Laughing Gull, went from fish to fish eating inside parts of the fish…

Laughing Gull, went from fish to fish eating inside parts of the fish…

Laughing Gull, wet head, series of the gull bathing…

Bathing…

Bathing…

Bathing…

Bathing…

Bathing…

Preening…

Typically setting today for the Laughing Gull, Ring-billed Gulls everywhere!

Ring-billed Gull charging the Laughing Gull some, this happened frequently…

More feeding…this was on going…

Feeding…

Ring-billed Gull with a fish…

Ring-billed Gull with a fish…

Ring-billed Gull with a fish…..it was all fish eaters there today!

 

 

 

Glaucous and Lesser Black-backed Gulls at Johnson Creek in Jefferson County Wisconsin on January 18, 2018

I went out to Johnson Creek, just north of the Kohl’s store out lots to check out a few gulls. Lots of gulls present, could have been ~300. Two gulls I could ID were the Glaucous Gull and a Lesser Black-blacked Gull. The Glaucous Gull, what I think is a 1st cycle, I only saw for a short time. It had a piece of what looked like meat from the landfill across the highway. A couple other Herring Gulls were close by wanting a piece of that meat. After some interaction, the Glaucous Gull took to the sky with the meat and that was the last I saw of it. The Lesser Black-backed Gull just sat or stood at a distance, stayed by it self. It was a bright sunny day with temps getting near 30 degrees, it felt good to see a warm up coming. Fun to watch a little gull action for a change. Images were taken on January 18, 2018.

Glaucous Gull, 1st cycle with a piece of meat in the snow in front of it with Herring Gulls around…

Glaucous Gull checking out the meat…

Glaucous Gull taking a look around…

Glaucous Gull, going to get out of here with this prize…

Glaucous Gull

Glaucous Gull

Glaucous Gull

Glaucous Gull

Glaucous Gull

Glaucous Gull

Glaucous Gull

Glaucous Gull, going to the sky, the last I saw of this bird …

Lesser Black-backed Gull, adult

Lesser Black-backed Gull, adult

Lesser Black-backed Gull, adult

Lesser Black-backed Gull, adult

Franklin’s Gull at McKinley Beach in Milwaukee Wisconsin on October 8, 2017

I made a stop at Lakeshore State Park in Milwaukee for a first stop checking the beach area this morning. The beach was quiet. I ran into Dave G there and I said I was heading to McKinley Beach, he said he was there earlier this morning and it was empty. Since I was at the lakefront I made the drive over and within a flock of about 25 Ring-billed Gulls I saw a gull with a light black head. I knew this was going to be something good and it was, a Franklin’s Gull, juvenile (1st cycle). Dave followed me over he also got few shots off before the gull took to the air and headed south for what appeared to be no apparent reason. The gull was just preening so it makes sense what the gull had in mind I think. It was a short lived burst of excitement in the birding world as we just don’t see Franklin’s along the lake very often. The highlight of the day with not much else to report along the north side of Milwaukee’s lakefront. It was a gorgeous day with full sun, mild temps and very little wind. Images were taken on October 8, 2017.

Franklin’s Gull

Binomial name: Larus pipixcan

Category: Gulls, Terns and Skimmers

Size: 14.5” long, 36” wing span

Weight: 10 oz

Stretching before the flight…

Some preening…

Franklin’s Gull, left – Ring-billed Gull, right

The back view..

The Bonaparte’s Gull in migration at Grant Park on Lake Michigan in Milwaukee County Wisconsin on May 1, 2017

I hit Grant Park this morning with hopes to see some shorebirds. There were no shorebirds present but the Bonaparte’s Gull numbers were very impressive way out on the water. Only one time did one land on the beach when I was there. For the most part they were either moving north, sometimes south, and sometimes they would land for resting and feeding. Literally 1,000’s and 1,000’s of them what a treat to see! It would have been nice to have a different lens for this type of photography to get a better picture of the mass of gulls there were as it went as far as I could see north and south on the lake. It was a pleasant morning for a few hours but rain is on it’s way again. Images were taken on May 1, 2017.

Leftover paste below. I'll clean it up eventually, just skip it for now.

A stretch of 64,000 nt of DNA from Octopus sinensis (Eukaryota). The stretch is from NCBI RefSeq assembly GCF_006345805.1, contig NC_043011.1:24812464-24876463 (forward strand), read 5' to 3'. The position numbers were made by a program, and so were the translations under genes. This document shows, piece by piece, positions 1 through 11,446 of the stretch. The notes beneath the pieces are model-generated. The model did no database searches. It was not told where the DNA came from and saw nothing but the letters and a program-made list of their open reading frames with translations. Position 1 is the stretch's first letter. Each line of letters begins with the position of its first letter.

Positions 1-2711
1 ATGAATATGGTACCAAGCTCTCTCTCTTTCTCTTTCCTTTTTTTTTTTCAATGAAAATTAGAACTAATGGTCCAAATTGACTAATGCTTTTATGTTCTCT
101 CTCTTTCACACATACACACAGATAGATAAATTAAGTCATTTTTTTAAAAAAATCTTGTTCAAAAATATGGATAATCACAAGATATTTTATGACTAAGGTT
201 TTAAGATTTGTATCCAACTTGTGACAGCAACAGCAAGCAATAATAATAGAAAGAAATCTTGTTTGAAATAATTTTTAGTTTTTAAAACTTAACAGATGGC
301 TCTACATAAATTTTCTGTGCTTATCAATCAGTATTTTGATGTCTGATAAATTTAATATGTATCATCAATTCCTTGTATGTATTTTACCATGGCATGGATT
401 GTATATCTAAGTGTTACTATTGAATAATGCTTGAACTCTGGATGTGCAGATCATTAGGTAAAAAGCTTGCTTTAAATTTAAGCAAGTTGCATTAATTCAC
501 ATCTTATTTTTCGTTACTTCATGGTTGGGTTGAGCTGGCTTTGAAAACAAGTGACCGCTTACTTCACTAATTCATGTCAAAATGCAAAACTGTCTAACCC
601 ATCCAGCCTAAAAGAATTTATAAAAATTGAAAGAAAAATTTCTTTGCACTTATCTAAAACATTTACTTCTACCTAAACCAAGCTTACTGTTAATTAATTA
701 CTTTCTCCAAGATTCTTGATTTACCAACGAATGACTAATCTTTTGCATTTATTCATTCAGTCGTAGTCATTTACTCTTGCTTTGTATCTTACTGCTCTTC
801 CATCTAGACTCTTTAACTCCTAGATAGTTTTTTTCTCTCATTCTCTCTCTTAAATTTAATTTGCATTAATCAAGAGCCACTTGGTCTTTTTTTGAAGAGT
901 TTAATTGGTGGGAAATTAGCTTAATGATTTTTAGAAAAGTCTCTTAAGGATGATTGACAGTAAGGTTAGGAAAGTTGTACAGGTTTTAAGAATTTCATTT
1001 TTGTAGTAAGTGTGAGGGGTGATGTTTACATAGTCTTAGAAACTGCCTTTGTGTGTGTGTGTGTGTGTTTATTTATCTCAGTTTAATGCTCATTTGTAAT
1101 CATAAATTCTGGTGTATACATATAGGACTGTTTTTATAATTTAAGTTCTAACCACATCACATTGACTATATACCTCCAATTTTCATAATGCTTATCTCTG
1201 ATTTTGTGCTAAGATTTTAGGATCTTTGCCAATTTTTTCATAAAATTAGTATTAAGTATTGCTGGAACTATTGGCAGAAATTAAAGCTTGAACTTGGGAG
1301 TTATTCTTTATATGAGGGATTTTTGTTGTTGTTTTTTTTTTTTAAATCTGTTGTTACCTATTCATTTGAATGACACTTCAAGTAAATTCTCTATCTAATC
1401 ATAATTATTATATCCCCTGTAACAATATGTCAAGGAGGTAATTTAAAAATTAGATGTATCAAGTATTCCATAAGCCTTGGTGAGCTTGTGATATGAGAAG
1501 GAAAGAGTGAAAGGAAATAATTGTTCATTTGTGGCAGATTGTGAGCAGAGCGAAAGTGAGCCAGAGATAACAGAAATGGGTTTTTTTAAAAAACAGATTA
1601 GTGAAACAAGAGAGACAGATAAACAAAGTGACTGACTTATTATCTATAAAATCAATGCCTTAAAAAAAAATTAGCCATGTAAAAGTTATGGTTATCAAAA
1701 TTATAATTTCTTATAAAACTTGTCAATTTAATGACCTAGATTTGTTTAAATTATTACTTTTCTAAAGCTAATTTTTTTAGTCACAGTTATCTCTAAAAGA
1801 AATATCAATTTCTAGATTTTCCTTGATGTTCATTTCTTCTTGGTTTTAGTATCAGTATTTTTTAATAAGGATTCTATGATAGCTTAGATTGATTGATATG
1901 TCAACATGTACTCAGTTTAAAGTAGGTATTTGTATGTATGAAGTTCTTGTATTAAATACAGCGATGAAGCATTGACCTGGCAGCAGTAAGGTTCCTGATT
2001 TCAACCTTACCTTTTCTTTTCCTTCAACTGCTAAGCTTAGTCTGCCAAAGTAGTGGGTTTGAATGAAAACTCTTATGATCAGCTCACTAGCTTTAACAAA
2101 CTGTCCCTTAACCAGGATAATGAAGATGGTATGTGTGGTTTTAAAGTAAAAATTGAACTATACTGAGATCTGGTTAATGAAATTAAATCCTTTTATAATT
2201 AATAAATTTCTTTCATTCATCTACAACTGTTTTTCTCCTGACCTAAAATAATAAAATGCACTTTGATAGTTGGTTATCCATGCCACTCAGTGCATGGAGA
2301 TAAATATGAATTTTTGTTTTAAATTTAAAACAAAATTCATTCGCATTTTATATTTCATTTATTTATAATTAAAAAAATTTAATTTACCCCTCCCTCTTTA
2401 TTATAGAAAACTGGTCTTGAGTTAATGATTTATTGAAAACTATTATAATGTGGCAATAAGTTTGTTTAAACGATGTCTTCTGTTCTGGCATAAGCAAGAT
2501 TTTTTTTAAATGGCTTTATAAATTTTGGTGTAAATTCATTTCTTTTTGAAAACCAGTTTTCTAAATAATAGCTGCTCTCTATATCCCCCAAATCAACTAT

One on the beach was it…

Some gulls were flying, some feeding and some resting…

Note the line of gulls on the horizon went on for as far as you could see in both directions

2-Bonaparte’s Gulls, adult in breeding plumage, 1 – 1st winter, correct me if I’m wrong.

Slaty-backed Gull at Northridge Lakes in Milwaukee Wisconsin on February 13, 2017

I had been birding the lakefront in Milwaukee when I got a call from Mike W, thanks Mike. He stated Tom W had found a Slaty-backed Gull at Northridge Lakes. With a quick ride over there, and some birders having it in their scopes it put a spike in what looked like might be a quiet day birding. The bird stayed in one spot the whole time I was there of about 30 minutes. It stood and rested while I was there along with the preening. It raised its wings once and I capture a couple of shots of what is known as the ‘string of pearls’,  spots on the outer primaries. Other birds to note, it was said that there were 2 Glaucous Gulls, 1-adult, 1-immature and 4 Kumlien’s, 3-adults, 1-juvenile, I did not see all of them. A big thank you to Tom W for finding this nice bird and getting the word out for others to see. A mild day with temps around 40 with full sun, light breeze made for a pleasant morning out. Images were taken on February 13, 2017.

Slaty-backed Gull, with the wing up you can see the 'sting of pearls'

Slaty-backed Gull, with the wing up you can see the ‘string of pearls’ on the primaries

Slaty-backed Gull

Binomial name: Larus schistisagus

Category: Gulls, Tern. and Skimmers

Size: 25” long, 58” wing span

Weight: 3.0 lb

Note: An Asian gull that is considered a rare breeder on the west coast of Alaska and is a very rare visitor to North America.

Standing in the middle

Standing in the middle

The way it was...

The way it was…

Going down to rest

Going down to rest

Resting

Resting

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Doing a stretch

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Just another shot

Just another shot